Mass spectrometry is quickly becoming the gold standard by which to identify protein sequences due to its ease of automation and extreme accuracy. The use of mass spectroscopy now dominates the process of sequencing proteins because prior problems of delivery were solved by John B. Fenn and Koichi Tanaka with their Nobel Prize winning electrospray ionization procedure. The two most popular methods to identify protein sequences using Mass Spectrometry are Peptide Mass Fingerprinting and Tandem Mass Spectrometry.
Peptide Mass Fingerprinting
This method, also known as Protein fingerprinting, was developed in 1993 by several groups     and functions by cleaving an unknown protein into smaller fragments so that these smaller fragments can then be accurately measured with a mass spectrometer. A generalized procedure is shown below:
- Protein samples are broken up into several smaller peptide fragments by proteolytic enzymes.
- The resulting fragments are extracted using acetonitrile and dried by vacuum. The peptides are then dissolved in distilled water and ready for analysis.
- The peptides are then inserted into the vacuum chamber of a mass spectrometer such as ESI-TOF or MALDI-TOF.
The mass spectrometer produces a peak list (i.e. a list of molecular weights), which is then compared against databases such as SwissProt or GeneBank to find close matches. Software is used to translate the retrieved genomic data into proteins which then undergo simulated cleavage by the same enzyme used to cleave the unknown protein. The mass is calculated of these fragments and then compared to that of the unknown protein.
Tandem Mass Spectrometry
Tandem Mass Spectrometry describes the partitioning of mass spectroscopy into separate steps where fragmentation occurs in between these steps. These separations can occur either physically in space, by separate chambers called quadrupoles, using either multiple mass spectrometers or in a single mass spectrometer by time. The generalized procedure is described below:
- Enzymatic or chemical degradation of target protein to produce peptides.
- Fractionation of peptides by high-performance liquid chromatography.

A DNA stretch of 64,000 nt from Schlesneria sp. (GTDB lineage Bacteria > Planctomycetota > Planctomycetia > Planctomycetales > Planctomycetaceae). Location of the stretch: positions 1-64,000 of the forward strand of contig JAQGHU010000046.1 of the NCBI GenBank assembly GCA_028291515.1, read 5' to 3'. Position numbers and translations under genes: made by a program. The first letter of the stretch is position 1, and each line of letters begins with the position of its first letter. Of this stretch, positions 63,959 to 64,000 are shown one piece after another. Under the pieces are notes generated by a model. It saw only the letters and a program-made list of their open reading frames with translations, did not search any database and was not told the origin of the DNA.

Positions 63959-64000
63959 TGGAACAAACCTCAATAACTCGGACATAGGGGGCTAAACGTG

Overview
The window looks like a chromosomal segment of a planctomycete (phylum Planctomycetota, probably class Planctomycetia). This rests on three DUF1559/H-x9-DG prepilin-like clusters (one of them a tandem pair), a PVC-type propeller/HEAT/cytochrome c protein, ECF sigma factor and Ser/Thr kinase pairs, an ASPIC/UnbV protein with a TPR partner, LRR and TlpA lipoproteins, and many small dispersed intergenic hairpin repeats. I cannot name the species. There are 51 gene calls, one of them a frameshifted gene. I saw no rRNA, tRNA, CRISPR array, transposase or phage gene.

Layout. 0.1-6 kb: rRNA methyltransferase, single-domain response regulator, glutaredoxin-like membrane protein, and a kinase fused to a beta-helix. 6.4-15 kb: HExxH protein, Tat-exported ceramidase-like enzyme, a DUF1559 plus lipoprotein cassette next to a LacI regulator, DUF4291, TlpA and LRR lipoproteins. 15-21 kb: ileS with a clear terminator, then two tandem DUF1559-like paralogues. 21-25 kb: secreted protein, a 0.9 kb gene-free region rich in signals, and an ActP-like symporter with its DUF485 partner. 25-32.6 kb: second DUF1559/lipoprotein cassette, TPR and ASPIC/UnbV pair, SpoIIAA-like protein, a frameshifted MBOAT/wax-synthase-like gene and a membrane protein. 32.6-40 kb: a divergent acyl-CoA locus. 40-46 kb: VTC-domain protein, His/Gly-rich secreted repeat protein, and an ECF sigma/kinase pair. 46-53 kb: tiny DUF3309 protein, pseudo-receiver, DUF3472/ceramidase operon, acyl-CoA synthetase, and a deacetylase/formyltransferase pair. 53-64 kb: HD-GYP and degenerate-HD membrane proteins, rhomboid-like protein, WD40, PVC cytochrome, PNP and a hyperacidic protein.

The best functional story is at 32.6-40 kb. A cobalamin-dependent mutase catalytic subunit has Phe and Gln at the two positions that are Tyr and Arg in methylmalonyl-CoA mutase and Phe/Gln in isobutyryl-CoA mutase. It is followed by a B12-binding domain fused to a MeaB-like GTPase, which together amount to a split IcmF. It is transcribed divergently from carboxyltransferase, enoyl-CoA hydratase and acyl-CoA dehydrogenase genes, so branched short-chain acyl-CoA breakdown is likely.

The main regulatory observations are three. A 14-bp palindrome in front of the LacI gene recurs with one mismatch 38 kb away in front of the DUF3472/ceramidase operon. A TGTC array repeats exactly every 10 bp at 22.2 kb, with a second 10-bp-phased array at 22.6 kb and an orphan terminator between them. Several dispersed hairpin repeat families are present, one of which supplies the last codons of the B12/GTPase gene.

- Resulting fragments fed into mass spectrometer for analysis.
Analysis of fragments by Tandem Mass Spectrometry occurs in two or more quadrupole systems with the first quadrupole filtering select ions that will undergo further analysis. These filtered ions are transferred to the second quadrupole which acts as a collision center to induce further fragmentation at amide linkages. A third quadrupole is then used to separate these fragments by mass. Tandem Mass Spectrometry mainly generates peptides of the N- and C- terminal types, which are represented in 2D via mass/charge vs. intensity graphs.
The spectra produced by a mass spectrometer containing all the molecular weights of the fragments is called a peptide map and can serve as a means of identifying proteins analyzed by a mass spectrometer. Other approaches to identifying protein sequences include Protein Sequence tags and de novo methods. Peptide sequence tags, proposed by Matthias Wilm and Matthias Mann at the EMBL, function by sampling of masses at random points during a Tandem Mass Spectrometry experiment. These handfuls of masses are then used as unique tags to identify specific peptides following further fragmentation by the mass spectrometer. This aids not only in identification but also during the process of attempting to stitch back together the peptides into a full sequence. De novo approaches to protein sequencing identification are also employed along side similarity searches. These de novo methods do not take into account any prior knowledge of the amino acid sequence being analyzed and approach the identification of peptide sequences in novel ways. Examples include Hidden Markov Models, which takes a statistical approach to protein sequence identification, and graph searches of the problem space that helps minimize the search space as to speed up the time needed to identify sequences via a database.